A complete list of Hamvention forums can be found at www.hamvention.org.
ARRL Podcasts Schedule
The latest episode of the ARRL On the Air podcast (Episode 28) features a discussion of digital multimeters with practical usage examples and shopping tips.
The latest episode of the ARRL Eclectic Tech podcast (Episode 57) features an interview with Carl Nord, WA1KPD, about experiments he has been doing with WSPR at very low power levels.
Amateur Radio in the News
ARRL Public Information Officers, Coordinators, and many other member-volunteers help keep amateur radio and ARRL in the news.
Share any amateur radio media hits you spot with us.
The 2022 AMSAT President’s Club Coins Have Arrived
The coins commemorate the 50th anniversary of AMSAT’s launch on
The Nashua Area Radio Society will hold their next online Ham Bootcamp on Saturday May 14 from 10 Am to 6 PM Eastern time. Ham Bootcamp includes a series of demonstrations and tutorials designed to help newly licensed Technician-, General-, and Amateur Extra-class license holders get on the air and use their amateur radio license. Bootcamp is also a great opportunity for prospective hams who are interested in seeing what the hobby has to offer. Ham Bootcamp activities are provided online via a series of sessions. Bootcamp participants will find all of this material interesting and fun no matter what their focus or license level.
The online Bootcamp program is available to all licensed and prospective hams in North America. You can register for the next Ham Bootcamp session in May 2022 by on the Nashua Area Radio Society website.
The K7RA Solar Update
Tad Cook, K7RA, Seattle, Washington, reports:
At 0010 UTC on April 14, the Australian Space Forecast Centre issued
a Geomagnetic Disturbance Warning that stated, “Increased geomagnetic activity expected due to coronal mass ejection from April 14 – 15 2022.”
Sunspot numbers and solar flux declined this reporting week (April 7 -13), although solar activity was not really down, Instead, there were solar flares and coronal mass ejections (CMEs) every day, causing disruptions to HF radio communication.
There was a new sunspot appearance on April 7, and another on each day from April 11 – 13. Yet, average daily sunspot numbers declined from 94.6 to 34.4, and average daily solar flux dropped from 135.3 to 103.1.
Average daily planetary A index increased from 14.4 to 15.9. Average middle latitude A index, measured at a single magnetometer in Virginia, went from 10.9 last week to 12.6 this week.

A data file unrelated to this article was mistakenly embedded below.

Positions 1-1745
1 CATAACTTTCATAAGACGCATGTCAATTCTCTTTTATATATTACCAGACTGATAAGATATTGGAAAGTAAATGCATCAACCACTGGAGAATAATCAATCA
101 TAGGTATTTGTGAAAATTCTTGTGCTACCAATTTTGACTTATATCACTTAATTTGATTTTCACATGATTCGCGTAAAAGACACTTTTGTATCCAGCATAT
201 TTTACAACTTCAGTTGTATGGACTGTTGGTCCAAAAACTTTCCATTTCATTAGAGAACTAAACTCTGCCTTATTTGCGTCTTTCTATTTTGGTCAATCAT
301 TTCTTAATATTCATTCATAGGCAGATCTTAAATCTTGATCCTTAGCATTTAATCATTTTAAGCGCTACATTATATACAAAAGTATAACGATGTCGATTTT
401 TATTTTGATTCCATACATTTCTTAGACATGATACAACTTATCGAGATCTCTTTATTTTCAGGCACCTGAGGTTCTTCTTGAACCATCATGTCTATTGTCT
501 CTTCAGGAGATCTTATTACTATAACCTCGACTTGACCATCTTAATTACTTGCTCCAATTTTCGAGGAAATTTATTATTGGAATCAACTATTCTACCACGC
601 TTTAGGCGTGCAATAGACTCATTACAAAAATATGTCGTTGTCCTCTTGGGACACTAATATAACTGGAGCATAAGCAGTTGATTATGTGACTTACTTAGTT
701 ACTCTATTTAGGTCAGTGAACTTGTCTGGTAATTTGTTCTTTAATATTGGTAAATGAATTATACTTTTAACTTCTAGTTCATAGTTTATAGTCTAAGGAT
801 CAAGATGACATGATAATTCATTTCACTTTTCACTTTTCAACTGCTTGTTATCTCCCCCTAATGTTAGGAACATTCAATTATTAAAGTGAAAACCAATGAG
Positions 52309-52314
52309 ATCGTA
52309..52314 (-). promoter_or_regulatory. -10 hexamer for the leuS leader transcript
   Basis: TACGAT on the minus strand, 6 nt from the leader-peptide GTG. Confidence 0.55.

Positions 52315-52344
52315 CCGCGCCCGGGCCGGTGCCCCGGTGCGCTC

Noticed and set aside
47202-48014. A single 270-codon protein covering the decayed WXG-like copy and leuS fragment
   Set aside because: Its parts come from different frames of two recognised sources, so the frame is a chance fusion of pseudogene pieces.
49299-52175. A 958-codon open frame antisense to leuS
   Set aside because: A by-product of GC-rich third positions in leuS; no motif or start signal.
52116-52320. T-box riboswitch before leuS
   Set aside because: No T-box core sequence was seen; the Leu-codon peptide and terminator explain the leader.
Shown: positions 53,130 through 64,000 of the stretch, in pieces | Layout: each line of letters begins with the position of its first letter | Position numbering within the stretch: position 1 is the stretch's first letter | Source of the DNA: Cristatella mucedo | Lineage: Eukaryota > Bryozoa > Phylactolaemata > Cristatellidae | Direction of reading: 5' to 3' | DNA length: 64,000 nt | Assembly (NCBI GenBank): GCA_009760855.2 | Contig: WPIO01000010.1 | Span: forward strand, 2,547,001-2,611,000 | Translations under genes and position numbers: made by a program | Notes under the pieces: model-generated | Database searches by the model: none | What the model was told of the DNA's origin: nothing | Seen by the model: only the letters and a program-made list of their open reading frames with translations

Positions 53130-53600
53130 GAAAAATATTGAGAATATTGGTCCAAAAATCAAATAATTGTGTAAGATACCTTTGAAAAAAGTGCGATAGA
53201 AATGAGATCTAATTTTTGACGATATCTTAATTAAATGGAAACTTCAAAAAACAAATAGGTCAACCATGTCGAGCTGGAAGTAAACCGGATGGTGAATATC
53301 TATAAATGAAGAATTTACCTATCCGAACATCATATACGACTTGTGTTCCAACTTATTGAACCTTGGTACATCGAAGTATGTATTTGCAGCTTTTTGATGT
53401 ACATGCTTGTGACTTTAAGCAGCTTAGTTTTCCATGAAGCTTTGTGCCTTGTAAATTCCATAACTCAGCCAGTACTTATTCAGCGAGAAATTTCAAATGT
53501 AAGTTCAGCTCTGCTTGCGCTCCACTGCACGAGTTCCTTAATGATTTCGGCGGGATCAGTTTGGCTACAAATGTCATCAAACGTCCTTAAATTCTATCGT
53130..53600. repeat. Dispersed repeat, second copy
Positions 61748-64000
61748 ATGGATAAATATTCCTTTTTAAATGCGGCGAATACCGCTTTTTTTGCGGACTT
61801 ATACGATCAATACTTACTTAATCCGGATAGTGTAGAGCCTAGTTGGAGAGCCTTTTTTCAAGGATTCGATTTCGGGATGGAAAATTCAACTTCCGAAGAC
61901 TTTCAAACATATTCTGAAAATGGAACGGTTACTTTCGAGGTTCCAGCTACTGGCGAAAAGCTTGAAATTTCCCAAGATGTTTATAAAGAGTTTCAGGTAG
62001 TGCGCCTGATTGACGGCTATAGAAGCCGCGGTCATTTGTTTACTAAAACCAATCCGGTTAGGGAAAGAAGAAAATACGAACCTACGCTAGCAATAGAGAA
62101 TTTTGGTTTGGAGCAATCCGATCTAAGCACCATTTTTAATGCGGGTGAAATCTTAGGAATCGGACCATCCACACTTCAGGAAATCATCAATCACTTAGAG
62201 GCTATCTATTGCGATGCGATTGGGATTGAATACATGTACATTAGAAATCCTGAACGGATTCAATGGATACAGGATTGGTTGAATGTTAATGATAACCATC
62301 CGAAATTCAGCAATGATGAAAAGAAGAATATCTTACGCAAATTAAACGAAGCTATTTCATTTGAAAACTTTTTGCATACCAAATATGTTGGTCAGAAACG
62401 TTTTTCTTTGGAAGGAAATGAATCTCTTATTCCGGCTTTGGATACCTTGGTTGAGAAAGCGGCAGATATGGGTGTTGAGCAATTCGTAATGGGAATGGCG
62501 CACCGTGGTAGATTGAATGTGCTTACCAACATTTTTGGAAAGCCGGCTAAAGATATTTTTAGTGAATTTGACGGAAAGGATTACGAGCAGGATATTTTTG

The latest solar flux prediction from the US Air Force Space Weather Squadron, via he National Oceanic and Atmospheric Administration (NOAA), shows modest activity for the next month at 100, 103, 105, and 106 on April 14 – 17; 105 on April 18 – 19; 108 and 106 on April 20 – 21; 110 on April 22 – 23; 115 on April 24; 118 on April 25 – 28; 116 on April 29 through May 6; 112 and 98 on May 7- 8; 95 on May 9 – 11; 98 and 102 on May 12 – 13, and 106 on May 14 – 18.
Predicted planetary A index is 35, 20, 12, 8, and 5 on April 14 – 18; 10, 8, 10, 5, 15, 10, and 8 on April 19 – 25; 5 on April 26 – 28; 18, 12, and 8 on April 29 through May 1; 5 on May 2 – 5; 8, 15, and 12 on May 6 – 8; 5 on May 9 – 11; 12 and 8 on May 12 – 13; 5 on May 14 – 16, and 10 on May 17 – 18.
Sunspot numbers for April 7 – 13 were 52, 55, 37, 13, 24, 23, and 37, with a mean of 34.4. The 10.7-centimeter flux was 111.1, 108.9, 107.1, 101.1, 98.7, 96.2, and 98.7, with a mean of 103.1. Estimated planetary A indices were 15, 9, 19, 34, 13, 12, and 9, with a mean of 15.9. Middle latitude A index was 12, 9, 17, 18, 13, 10, and 9, with a mean of 12.6.
A comprehensive K7RA Solar Update is posted Fridays on the ARRL website. For more information concerning radio propagation, visit the ARRL Technical Information Service, read “What the Numbers Mean…,” and check out the Propagation Page of Carl Luetzelschwab, K9LA.
Share your reports and observations.
A weekly, full report is posted on ARRL News.
Just Ahead in Radiosport
Visit the ARRL Contest Calendar for more events and information.
Upcoming Section, State, and Division Conventions
April 16 — ARRL Roanoke Division Convention (Raleigh Hamfest), Raleigh, North Carolina
April 23 — ARRL Delaware State Convention (Delmarva Amateur Radio and Electronics Expo), Georgetown, Delaware
May 1 — ARRL Eastern Pennsylvania Convention (Warminster Amateur Radio Club Hamfest), Bristol, Pennsylvania
May 7 — ARRL Indiana State Convention (North Central Indiana Hamfest), Peru, Indiana
May 14 — ARRL Nebraska State Convention, Lincoln, Nebraska
Search the ARRL Hamfest and Convention Database to find events in your area.